Fenugreek Tea

Fenugreek tea anyone?

If you watch Dr. Oz on his daily show, you probably heard him recommend that you drink tea made from fenugreek to soothe digestion. This was part of a show about health secrets from Tibet and other eastern lands.

Although it has been used since ancient times, you may not have heard of this warm and pungent herb from the bean family that is also called Greek clover, Goat's horn, and Bird's foot.

Making tea

The easiest way to make fenugreek tea is to buy the tea bags that are sold in health food stores and online. However, if you are a purist, you can also make the tea by infusing a teaspoon of fenugreek seeds, which are yellowish in color and very hard, with about two cups of water for five minutes.

The flavor is similar to maple syrup, but with a bitter aftertaste, so it is not for everyone.


Although fenugreek is generally considered safe in the amount you would get in a cup of tea or in foods, you should know that there are some cautions associated with this herb.

It is not recommended for children.

Although fenugreek is recommended for digestive problems, it may cause bloating, gas and diarrhea when taken internally.

It may interact negatively with diabetes meds and anticoagulants that are taken to slow clotting of blood. Be sure to consult your doctor and pharmacist about drug interactions.

It is a uterine stimulant that should probably be avoided during pregnancy.

Most physicians would say that there is not enough scientific evidence to support the use of fenugreek as medicine.

Although it has long been used for a digestive aid, fenugreek and fenugreek tea also has some other uses.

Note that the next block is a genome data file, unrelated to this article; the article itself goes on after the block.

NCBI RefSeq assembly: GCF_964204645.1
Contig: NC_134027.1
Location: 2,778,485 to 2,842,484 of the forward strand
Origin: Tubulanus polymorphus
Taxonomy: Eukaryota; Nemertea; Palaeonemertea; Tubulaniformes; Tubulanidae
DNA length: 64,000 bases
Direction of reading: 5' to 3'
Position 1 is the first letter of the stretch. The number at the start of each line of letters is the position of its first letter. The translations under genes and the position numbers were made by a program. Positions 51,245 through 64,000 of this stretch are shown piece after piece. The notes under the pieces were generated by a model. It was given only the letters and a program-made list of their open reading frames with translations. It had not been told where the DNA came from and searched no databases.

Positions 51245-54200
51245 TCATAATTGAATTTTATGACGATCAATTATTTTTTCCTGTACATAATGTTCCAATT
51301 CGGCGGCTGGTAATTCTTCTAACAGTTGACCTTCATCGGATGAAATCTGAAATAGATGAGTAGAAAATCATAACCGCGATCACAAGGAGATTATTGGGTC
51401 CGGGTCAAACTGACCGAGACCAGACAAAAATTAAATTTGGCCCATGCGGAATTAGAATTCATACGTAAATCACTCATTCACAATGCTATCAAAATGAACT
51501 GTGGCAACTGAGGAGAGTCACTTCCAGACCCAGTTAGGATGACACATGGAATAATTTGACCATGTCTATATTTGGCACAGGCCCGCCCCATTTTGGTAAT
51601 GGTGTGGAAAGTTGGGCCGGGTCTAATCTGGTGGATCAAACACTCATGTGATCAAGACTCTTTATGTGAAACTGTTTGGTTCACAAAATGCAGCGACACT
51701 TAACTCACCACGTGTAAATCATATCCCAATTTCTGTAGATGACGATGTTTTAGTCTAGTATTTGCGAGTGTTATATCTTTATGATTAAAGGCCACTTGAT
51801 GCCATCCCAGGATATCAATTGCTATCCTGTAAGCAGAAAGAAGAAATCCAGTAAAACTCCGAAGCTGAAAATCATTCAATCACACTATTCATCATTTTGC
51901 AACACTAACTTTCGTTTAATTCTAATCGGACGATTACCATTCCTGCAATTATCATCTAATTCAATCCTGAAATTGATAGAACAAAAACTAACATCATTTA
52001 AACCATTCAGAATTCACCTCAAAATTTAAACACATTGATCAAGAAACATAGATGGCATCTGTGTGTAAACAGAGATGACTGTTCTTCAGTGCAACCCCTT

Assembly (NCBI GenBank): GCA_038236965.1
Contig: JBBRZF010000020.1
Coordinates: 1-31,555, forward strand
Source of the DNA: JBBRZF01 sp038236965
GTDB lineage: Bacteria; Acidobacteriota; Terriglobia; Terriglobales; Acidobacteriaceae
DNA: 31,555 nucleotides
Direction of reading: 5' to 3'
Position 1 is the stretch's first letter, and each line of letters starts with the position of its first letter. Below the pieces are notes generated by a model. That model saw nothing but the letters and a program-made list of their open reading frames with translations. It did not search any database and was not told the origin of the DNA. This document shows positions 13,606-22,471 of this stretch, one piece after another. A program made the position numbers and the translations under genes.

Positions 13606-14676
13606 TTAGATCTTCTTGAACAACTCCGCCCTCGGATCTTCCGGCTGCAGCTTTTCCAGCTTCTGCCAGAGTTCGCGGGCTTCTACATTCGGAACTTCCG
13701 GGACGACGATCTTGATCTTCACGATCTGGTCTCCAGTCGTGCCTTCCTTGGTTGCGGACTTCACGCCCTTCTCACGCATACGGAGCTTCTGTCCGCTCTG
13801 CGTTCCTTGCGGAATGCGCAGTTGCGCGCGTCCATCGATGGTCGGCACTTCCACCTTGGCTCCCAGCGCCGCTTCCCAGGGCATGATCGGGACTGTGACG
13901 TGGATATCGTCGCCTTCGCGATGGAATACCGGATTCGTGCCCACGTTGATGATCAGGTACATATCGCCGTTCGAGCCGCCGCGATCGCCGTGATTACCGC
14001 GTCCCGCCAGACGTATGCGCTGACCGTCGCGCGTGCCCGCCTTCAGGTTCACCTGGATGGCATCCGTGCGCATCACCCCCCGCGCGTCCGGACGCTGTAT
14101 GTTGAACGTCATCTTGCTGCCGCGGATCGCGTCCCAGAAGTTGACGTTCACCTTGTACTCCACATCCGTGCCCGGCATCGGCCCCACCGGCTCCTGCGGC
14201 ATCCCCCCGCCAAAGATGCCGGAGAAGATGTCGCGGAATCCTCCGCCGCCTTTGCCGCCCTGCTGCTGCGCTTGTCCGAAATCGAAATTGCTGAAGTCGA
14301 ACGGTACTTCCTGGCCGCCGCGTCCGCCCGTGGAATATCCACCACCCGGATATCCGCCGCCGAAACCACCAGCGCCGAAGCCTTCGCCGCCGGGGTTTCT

Medicinal Uses

It may be used to stimulate milk production in nursing moms. However, as mentioned above, it should be avoided during pregnancy.

Fenugreek has been used since ancient times as an aphrodisiac and potency aid.

It may be used in the form of a poultice (powdered herb is made into a paste, warmed and wrapped in cloth) to treat skin conditions such as cellulitis, gout, eczema, boils and other local pain and swelling.

It may be useful in lowering blood sugar levels by slowing absorption of sugar and stimulating insulin secretion. If you are diabetic, you should consult your doctor and pharmacist before using it for this purpose.

Most applications use the seeds, but in certain parts of the Middle East, the leaves are used as a remedy for PMS and stomach inflammation.

Culinary uses

Imitation maple syrup may contain fenugreek for flavoring.

It is an ingredient in many curry powders and used to flavor chutneys as well as meat and vegetable dishes in Indian cuisine. The seeds are dried, lightly roasted and ground before use.

“Halva,” a Middle Eastern confection contains fenugreek.

Ground seeds can be roasted and infused as a substitute for coffee.

Other uses

It is sometimes used as an ingredient in cosmetics and cleansing products.

It has been used since ancient times to make a yellow dye.

It's always good to know what you are consuming

Whether or not you decide to take Dr. Oz's advice about fenugreek tea, it is always a good idea to do your research to find out about the things you choose to ingest. That way you won't be surprised by some unintended consequence when you are trying to be healthy and feel well.

Click here to go from Fenugreek Tea page to Healthy Eating Support home page.

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